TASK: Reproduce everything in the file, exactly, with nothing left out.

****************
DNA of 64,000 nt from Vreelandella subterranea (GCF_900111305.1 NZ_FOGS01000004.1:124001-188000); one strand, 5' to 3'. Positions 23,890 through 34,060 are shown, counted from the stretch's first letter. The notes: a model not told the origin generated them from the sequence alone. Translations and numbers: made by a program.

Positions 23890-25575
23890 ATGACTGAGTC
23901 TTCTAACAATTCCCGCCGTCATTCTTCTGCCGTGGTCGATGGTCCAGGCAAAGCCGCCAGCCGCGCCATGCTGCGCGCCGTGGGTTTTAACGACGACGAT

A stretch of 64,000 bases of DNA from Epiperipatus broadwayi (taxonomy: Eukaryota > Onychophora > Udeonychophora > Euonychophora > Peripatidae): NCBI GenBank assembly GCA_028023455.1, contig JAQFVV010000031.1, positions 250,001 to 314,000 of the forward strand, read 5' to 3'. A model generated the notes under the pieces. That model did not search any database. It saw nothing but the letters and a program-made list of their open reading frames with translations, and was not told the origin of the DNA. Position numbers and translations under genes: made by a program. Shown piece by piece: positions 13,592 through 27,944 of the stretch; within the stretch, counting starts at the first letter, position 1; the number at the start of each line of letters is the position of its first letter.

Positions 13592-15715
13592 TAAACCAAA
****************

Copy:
DNA of 64,000 nt from Vreelandella subterranea (GCF_900111305.1 NZ_FOGS01000004.1:124001-188000); one strand, 5' to 3'. Positions 23,890 through 34,060 are shown, counted from the stretch's first letter. The notes: a model not told the origin generated them from the sequence alone. Translations and numbers: made by a program.

Positions 23890-25575
23890 ATGACTGAGTC
23901 TTCTAACAATTCCCGCCGTCATTCTTCTGCCGTGGTCGATGGTCCAGGCAAAGCCGCCAGCCGCGCCATGCTGCGCGCCGTGGGTTTTAACGACGACGAT

A stretch of 64,000 bases of DNA from Epiperipatus broadwayi (taxonomy: Eukaryota > Onychophora > Udeonychophora > Euonychophora > Peripatidae): NCBI GenBank assembly GCA_028023455.1, contig JAQFVV010000031.1, positions 250,001 to 314,000 of the forward strand, read 5' to 3'. A model generated the notes under the pieces. That model did not search any database. It saw nothing but the letters and a program-made list of their open reading frames with translations, and was not told the origin of the DNA. Position numbers and translations under genes: made by a program. Shown piece by piece: positions 13,592 through 27,944 of the stretch; within the stretch, counting starts at the first letter, position 1; the number at the start of each line of letters is the position of its first letter.

Positions 13592-15715
13592 TAAACCAAA